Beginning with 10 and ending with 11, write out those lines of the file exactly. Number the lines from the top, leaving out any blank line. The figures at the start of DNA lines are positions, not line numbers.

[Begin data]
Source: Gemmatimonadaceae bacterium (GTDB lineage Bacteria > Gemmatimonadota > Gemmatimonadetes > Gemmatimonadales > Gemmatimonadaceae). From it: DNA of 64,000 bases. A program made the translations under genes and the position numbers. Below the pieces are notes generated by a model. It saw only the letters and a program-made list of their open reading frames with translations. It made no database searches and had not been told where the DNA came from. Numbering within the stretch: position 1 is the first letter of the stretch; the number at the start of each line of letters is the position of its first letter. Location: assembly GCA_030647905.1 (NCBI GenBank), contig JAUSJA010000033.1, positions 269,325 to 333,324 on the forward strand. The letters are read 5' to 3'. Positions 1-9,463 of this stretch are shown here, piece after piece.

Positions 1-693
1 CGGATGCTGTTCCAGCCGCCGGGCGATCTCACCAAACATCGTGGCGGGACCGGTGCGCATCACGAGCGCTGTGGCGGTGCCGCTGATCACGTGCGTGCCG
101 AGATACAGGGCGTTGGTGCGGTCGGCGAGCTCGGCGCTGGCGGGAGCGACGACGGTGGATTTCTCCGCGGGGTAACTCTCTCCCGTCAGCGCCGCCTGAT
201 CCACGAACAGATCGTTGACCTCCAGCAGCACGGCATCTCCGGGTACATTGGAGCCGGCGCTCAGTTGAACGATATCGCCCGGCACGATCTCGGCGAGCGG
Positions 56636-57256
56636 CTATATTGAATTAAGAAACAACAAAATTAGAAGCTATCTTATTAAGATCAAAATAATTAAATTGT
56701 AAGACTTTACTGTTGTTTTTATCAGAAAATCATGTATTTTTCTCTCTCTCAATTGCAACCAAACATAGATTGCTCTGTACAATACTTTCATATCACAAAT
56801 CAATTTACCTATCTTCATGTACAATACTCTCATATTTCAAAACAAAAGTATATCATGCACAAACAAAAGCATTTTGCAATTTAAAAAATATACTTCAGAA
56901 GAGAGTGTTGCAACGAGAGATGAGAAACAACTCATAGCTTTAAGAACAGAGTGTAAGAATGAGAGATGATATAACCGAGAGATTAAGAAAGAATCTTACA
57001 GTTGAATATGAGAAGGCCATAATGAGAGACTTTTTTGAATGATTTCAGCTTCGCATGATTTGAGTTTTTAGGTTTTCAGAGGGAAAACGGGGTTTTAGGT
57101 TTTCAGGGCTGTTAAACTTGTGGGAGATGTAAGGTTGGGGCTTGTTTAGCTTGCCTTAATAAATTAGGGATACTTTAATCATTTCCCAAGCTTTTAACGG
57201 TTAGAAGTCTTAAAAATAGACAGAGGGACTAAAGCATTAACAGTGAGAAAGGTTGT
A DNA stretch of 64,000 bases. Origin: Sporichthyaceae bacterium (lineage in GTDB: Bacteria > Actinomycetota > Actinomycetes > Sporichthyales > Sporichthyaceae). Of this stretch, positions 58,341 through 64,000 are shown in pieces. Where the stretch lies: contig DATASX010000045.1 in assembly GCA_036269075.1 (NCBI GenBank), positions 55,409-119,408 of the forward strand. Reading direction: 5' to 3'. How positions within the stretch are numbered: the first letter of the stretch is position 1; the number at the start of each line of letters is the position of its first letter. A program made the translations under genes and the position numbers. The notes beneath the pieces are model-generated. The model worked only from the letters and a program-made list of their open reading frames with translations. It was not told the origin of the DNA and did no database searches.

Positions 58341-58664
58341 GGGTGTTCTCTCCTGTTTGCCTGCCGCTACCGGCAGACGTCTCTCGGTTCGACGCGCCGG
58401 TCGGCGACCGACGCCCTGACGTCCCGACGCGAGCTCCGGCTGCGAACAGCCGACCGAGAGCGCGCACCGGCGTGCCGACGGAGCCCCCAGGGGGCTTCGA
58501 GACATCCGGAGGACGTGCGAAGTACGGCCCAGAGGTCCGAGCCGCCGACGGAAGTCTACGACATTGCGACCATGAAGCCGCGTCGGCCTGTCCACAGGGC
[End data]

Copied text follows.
56901 GAGAGTGTTGCAACGAGAGATGAGAAACAACTCATAGCTTTAAGAACAGAGTGTAAGAATGAGAGATGATATAACCGAGAGATTAAGAAAGAATCTTACA
57001 GTTGAATATGAGAAGGCCATAATGAGAGACTTTTTTGAATGATTTCAGCTTCGCATGATTTGAGTTTTTAGGTTTTCAGAGGGAAAACGGGGTTTTAGGT